Everybody is creative. In fact, being creative is simple.
We’ve forgotten how to do it because we complicate it too much.
We label ourselves as “creative,” or “not creative.” Other people put us — or maybe we put ourselves — into a role.
I can’t remember how many times I’ve quoted this, but it’s so true:
When someone asked artist Shaun Tan when he started drawing, he very accurately pointed out that everybody instinctively draws as a child.
But somewhere along the way, most people stop.
Consider Medium.com and Genius.com. One is for writing new things and one is for annotating things. But both are web platforms that have users, logins, long-form text, annotations, and rich media. You could, with some stretching, build Medium on top of Genius, or Genius on top of Medium. They’re different under the hood, but it’s not like one is Photoshop and the other is TurboTax. They kind of do the same thing.
Referencing Ford, I said in my conversation with Tom Osman that Discord and Slack were essentially the same product as well. But the…
There’s a fair chance that at some point, Dacoury Natche has been your favorite recording artist’s favorite artist. Even in his early work (like Drake’s “Worst Behavior,” or Kendrick Lamar’s “Money Trees”), Natche, whose stage name is DJ Dahi, developed his reputation for innovative sounds. His skills shone on the album released near the onset of the pandemic lockdown, Donald Glover’s (aka Childish Gambino’s) 3.15.20. You may also know his work from the Grammy-winning song “A Lot,” by 21 Savage featuring J. Cole.
When I was researching my book, I interviewed Natche about his creative process. …
The full version of this article is available at my website. I’d prefer you read it there!
I was talking to Bryan Collins before we recorded an episode for his Become a Writer Today podcast recently, and the Zettelkasten note cards have changed the way he writes. We talked about it because he found it through my Forge piece on it, and it also changed the way I wrote and worked. If you have no idea what a Zettelkasten is, that’s the prequel to this piece.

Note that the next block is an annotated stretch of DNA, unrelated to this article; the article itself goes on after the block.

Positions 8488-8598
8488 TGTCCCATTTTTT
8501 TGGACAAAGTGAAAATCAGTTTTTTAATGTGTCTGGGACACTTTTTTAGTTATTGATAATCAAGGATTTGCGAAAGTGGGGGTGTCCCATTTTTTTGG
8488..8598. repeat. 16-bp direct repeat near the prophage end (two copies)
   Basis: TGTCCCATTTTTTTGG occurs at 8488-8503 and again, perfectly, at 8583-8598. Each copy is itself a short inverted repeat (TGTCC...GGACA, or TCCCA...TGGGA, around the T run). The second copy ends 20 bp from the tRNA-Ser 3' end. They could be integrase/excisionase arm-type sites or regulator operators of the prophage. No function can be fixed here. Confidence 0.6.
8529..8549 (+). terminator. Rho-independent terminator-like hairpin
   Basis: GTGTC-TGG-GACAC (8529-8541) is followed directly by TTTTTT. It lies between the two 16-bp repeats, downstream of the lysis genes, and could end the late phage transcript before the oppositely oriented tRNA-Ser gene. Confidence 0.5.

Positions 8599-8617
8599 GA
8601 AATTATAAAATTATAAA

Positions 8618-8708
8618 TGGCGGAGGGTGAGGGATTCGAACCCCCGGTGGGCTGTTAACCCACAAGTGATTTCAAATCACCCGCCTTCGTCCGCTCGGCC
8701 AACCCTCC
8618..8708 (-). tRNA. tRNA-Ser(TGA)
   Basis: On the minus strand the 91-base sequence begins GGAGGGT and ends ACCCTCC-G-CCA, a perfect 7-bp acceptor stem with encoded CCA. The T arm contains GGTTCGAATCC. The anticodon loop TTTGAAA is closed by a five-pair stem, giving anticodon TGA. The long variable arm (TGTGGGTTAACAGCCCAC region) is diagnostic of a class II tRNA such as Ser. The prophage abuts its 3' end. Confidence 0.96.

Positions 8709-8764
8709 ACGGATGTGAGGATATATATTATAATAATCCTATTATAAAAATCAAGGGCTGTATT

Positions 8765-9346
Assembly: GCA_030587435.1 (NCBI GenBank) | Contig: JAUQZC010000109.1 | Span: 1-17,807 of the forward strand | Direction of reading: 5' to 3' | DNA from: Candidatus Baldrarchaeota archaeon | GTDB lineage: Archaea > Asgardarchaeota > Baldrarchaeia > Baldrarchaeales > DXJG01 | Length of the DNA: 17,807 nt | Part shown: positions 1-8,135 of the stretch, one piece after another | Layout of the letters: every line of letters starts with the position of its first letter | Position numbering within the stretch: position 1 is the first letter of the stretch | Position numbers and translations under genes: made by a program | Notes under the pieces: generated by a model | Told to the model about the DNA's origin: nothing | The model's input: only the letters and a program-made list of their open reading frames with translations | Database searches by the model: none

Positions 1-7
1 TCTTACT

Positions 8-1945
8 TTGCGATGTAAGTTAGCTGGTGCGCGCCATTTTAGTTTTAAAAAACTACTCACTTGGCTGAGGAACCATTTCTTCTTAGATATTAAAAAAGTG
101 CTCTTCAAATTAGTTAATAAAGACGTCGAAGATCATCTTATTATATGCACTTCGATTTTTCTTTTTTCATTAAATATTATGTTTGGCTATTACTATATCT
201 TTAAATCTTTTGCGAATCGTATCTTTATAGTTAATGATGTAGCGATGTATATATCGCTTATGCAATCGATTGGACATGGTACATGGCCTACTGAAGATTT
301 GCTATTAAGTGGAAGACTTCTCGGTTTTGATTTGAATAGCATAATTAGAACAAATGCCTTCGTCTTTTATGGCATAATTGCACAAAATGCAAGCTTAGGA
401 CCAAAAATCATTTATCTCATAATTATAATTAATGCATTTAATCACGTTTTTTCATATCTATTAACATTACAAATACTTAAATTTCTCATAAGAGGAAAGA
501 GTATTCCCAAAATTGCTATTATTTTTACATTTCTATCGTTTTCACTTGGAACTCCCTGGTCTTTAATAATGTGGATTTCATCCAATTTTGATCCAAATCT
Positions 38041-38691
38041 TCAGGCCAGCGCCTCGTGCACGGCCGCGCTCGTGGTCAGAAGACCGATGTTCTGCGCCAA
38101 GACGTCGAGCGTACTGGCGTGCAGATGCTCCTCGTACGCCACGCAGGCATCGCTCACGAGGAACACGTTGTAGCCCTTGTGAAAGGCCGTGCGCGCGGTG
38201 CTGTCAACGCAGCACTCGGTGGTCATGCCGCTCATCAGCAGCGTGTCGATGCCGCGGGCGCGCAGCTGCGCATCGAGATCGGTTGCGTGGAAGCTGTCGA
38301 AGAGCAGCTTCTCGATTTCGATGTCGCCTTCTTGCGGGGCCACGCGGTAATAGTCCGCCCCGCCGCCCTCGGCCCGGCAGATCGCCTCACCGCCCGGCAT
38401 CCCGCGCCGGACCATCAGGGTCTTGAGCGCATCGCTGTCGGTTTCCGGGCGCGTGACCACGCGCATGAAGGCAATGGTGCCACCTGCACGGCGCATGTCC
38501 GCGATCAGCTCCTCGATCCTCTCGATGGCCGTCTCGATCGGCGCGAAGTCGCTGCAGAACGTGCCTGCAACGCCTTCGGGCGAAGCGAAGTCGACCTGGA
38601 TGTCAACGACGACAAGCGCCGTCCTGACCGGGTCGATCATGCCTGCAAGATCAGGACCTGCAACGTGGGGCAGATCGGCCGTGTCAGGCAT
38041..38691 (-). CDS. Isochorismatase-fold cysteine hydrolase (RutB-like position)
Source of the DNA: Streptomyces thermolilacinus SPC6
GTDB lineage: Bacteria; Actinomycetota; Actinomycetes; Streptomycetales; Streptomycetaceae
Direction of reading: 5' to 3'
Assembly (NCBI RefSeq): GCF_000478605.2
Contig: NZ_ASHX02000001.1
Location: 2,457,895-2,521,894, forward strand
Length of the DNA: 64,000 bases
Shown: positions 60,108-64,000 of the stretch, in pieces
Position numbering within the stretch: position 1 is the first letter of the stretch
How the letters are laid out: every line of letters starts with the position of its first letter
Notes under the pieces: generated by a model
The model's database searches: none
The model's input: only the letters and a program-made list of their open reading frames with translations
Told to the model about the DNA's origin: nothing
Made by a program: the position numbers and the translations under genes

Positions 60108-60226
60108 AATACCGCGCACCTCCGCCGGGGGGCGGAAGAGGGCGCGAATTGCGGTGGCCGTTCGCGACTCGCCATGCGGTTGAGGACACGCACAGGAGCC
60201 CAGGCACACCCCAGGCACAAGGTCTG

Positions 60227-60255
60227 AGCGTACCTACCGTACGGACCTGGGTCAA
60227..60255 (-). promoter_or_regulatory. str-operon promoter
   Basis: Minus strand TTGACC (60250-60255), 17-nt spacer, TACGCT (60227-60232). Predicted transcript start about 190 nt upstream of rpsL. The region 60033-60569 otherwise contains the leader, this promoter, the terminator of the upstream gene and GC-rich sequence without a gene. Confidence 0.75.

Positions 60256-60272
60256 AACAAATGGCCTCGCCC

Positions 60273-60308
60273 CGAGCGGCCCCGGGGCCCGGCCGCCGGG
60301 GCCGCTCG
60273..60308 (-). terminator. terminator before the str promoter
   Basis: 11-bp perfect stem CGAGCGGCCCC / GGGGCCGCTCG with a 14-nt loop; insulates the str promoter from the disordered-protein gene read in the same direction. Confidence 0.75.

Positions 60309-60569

If you’re an OG Star Wars fan or hate prequels for whatever reason (and…
On the day Beeple’s collage sold for nearly $70 million in cryptocurrency, he did what he did for thousands of days before. He created an image. That day, it turned out to be a giant naked body with the head of Buzz Lightyear, posing beside a beige giant retro computer, set to a blue-ish red sky.
Beeple started doing his everydays project in May 2007, committing to completing and publishing a drawing each day before midnight after seeing Tom Judd’s work. “It’s a really great way to learn new skills or hone your existing ones,” he says to Vice.
“I’m not a businessman, I’m a business, man!” Jay-Z famously raps on the Diamonds remix. There’s a lot of chatter at Twitter about individual people (“creators”) scaling up million dollar businesses. I thought Elaine Pofeldt did it first, but apparently micro ISVs have been around. Either way, this is a growing possibility for more people because of a combination of technology and skills that these people use:
Most of us spend our time in our work; we’re laboring and toiling away to get our tasks done, either for ourselves, for our clients, or for our employers. But every hour we…
A conversation with Shopify Senior Managing Editor Anita Clarke reveals:
In 2020, YouTube’s highest earner, according to Forbes, was nine-year-old Ryan Kaji, who made $29.5 million — up from $26 million in 2019. Gaining fame through unboxing and reviewing toys, Kaji surged to the top of YouTube’s charts after publishing a 2015 video in which he reviews more than 100 toys, and he’s remained there ever since. Drawing inspiration from other YouTubers like EvanTubeHD and Hulyan Maya, who also reviewed toys, Kaji and his mother started the channel when he was three years old. …
Just before I turned 20, I was interested in a marketing career, but I’d just gotten rejected from business school. I was losing hope. But, I kept it moving that summer before junior year of college. One of the many things I did was participate in a focus group for a social media agency.
At the end of the focus group, I got to chat with the founder Dave Wilkin, who founded Ten Thousand Coffees, and who I talked about my situation with. What he said would completely change the way I thought about it. Here’s what Dave told me:
Routines are to our time what budgets are to our money. We adhere to them to spend our time wisely. But, while routines can provide us with a sense of control, especially during a pandemic and ensuing unpredictability, they can also grow to take up the valuable time that we need to experiment with and change things. As changing opportunities accelerate, we ought to be revising our routines a lot more. They’re certainly not meant to be set in stone, forever.
I say this as I recover from my old routines, which I mindlessly waded through for a long time…